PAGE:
Our Scottish Award for Business Excellence 2019 winners, Scottish Autism host a new member of the Board for Carers of West Lothian

Our Scottish Award for Business Excellence 2019 winners Scottish Autism recently hosted Tyler Cameron, a new member of the Board for Carers of West Lothian who brings a young person's perspective, alongside our Head of Business Development, Ann Pike, in her role as Chair of the Board. Thank you in particular to David Harkins for his generous support. You can see an account from Tyler below:

"On the 15th July, myself and Carers of West Lothian Chair, Ann Pike visited David Harkins (the Quality and Risk Manager) at Scottish Autism at the head office in Alloa.  Ann offered me the experience after I expressed interest in Autism - my brother and I are both diagnosed and I have a keen interest in current and the future of provisions, help and opportunities available for autistic people. David took us to the Balmyre Centre which is a day/vocational service that provides its clients with many different options and activities. It is a therapeutic environment which includes a music room with a variety of instruments, areas to “chill out” and where service users can explore and dedicate time to their own personal projects and also a beauty/aromatherapy service that provides a relaxing and calming experience. The centre also provides an IT suite and a community Café, these are very worthwhile services as they provide structured environments where people can develop and improve both vocational and technological skills.

We then visited Gartinny Nurseries, a vocational day service and garden centre that is run by Scottish Autism. It allows its users to gain occupational skills – similar to the Balmyre Centre – along with horticultural skills, agricultural skills and knowledge about a multitude of plants. It also allows them to develop social skills through customer service, amongst other things. Gartinny Nurseries had an incredibly positive environment, and everyone seemed to enjoy and benefit from what the service provided – including both the customers and those that worked and/or volunteered there.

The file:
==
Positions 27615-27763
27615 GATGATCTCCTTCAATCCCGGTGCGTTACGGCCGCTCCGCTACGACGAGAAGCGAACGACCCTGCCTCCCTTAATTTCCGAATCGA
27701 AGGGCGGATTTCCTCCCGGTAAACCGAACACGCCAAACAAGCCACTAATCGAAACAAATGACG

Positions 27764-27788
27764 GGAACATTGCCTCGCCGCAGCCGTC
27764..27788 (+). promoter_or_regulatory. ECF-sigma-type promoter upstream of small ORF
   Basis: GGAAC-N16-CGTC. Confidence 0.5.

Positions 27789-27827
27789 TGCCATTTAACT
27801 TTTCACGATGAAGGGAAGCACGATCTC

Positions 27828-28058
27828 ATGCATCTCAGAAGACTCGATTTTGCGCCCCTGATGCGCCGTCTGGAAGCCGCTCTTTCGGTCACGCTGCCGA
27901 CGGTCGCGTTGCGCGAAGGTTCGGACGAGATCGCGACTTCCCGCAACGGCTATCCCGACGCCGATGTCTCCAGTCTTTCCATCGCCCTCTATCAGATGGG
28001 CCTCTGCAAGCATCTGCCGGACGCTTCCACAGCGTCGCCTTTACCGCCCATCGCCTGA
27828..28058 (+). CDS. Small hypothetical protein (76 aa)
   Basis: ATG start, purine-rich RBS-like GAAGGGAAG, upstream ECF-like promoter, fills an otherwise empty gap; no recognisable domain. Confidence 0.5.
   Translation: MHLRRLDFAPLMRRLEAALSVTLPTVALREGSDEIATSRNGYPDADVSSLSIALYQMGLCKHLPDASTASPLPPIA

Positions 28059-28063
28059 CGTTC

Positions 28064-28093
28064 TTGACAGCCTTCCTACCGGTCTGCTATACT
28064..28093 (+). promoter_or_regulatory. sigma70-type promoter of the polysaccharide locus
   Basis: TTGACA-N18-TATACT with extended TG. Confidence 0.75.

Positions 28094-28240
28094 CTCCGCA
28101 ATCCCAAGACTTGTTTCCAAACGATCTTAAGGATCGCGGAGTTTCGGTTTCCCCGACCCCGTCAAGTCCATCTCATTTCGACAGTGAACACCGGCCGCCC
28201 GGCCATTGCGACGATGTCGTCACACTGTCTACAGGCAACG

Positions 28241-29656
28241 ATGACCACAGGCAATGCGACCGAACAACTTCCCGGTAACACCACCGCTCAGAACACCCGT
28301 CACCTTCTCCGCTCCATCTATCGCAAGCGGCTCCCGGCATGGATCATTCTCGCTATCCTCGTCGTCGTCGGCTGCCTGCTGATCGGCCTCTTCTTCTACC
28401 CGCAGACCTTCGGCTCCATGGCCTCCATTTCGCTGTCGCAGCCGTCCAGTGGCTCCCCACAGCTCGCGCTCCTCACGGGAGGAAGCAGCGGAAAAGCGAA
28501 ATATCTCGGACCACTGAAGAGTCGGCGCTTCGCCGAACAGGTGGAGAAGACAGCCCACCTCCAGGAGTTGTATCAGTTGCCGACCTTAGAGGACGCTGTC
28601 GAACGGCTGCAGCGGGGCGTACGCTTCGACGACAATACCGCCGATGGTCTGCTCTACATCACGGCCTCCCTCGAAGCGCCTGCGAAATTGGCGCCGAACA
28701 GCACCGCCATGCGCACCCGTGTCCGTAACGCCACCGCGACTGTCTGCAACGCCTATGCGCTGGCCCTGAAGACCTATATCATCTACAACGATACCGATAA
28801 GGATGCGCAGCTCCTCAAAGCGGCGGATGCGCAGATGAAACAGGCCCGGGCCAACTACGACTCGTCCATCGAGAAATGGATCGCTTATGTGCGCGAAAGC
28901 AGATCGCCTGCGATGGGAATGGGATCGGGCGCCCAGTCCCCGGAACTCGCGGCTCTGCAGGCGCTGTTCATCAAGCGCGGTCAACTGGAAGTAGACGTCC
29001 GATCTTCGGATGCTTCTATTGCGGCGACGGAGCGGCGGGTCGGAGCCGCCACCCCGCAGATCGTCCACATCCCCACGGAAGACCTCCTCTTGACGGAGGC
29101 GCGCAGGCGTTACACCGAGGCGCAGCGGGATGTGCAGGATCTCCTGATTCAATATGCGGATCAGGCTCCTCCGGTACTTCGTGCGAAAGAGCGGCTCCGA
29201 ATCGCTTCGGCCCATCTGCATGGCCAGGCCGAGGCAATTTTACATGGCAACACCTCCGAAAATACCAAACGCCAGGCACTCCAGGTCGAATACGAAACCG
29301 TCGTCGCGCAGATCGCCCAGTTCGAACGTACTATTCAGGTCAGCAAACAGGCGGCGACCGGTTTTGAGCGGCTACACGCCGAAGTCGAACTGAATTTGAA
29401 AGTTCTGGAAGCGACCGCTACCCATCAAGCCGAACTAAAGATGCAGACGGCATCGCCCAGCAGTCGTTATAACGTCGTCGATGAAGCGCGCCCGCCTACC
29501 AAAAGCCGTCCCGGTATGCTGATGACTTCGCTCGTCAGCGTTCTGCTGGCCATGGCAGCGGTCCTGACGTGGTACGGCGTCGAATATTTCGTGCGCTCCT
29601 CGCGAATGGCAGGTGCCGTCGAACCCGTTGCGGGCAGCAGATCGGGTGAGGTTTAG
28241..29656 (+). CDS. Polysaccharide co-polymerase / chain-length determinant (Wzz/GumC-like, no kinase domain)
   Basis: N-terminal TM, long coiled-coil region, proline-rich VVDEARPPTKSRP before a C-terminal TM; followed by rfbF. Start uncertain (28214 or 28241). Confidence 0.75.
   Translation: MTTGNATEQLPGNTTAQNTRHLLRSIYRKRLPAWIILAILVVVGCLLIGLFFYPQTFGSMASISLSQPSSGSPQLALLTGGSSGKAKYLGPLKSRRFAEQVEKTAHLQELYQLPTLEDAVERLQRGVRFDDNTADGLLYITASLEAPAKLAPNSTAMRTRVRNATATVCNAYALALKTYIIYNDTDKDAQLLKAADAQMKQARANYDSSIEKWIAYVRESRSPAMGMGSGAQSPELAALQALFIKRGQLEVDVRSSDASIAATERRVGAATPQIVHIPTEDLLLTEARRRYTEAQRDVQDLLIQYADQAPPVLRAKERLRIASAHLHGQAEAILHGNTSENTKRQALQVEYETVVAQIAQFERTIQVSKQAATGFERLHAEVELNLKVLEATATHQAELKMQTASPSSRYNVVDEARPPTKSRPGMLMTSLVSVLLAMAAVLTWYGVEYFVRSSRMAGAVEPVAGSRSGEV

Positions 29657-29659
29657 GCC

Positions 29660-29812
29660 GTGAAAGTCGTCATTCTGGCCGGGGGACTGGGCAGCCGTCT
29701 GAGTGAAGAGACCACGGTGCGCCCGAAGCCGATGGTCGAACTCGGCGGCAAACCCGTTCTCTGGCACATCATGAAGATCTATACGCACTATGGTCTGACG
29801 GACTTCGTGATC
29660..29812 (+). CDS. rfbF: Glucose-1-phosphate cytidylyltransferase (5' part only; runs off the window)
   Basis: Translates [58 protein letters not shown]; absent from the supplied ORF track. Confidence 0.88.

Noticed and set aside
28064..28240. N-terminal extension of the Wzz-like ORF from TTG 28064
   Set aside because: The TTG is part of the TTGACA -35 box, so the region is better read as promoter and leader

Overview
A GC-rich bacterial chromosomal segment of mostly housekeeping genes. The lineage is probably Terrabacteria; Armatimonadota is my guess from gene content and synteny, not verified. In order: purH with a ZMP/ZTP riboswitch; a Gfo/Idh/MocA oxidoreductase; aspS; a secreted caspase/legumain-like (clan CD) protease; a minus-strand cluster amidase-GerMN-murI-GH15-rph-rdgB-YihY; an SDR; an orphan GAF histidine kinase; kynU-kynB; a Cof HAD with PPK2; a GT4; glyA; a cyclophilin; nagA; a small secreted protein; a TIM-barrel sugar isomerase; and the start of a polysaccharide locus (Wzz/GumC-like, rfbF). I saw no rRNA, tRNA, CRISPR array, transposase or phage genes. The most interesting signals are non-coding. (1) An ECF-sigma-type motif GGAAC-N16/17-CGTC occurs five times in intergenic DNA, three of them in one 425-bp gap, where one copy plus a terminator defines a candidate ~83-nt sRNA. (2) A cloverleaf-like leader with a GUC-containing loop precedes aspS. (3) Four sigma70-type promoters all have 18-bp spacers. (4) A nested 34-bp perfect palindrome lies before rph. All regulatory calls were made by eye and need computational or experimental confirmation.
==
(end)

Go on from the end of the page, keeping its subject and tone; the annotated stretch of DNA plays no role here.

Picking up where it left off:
After our visit to Gartinny Nurseries, David brought us to Makers Café, a Scottish Autism community hub that aims to provide autistic people who are 16+ vocational opportunities, work experience and other skills in a structured and supported working environment. The café had a very welcoming and friendly environment and was a very calming and enjoyable experience.

Overall the visit was a very positive, enjoyable and unique experience.  It was very uplifting to see as an autistic adult, as it often feels that all resources relating to ASD are aimed at young children and there is very little support for adults and those who are out of education – Scottish Autism are providing rare and much needed services to Scotland’s autistic population."  

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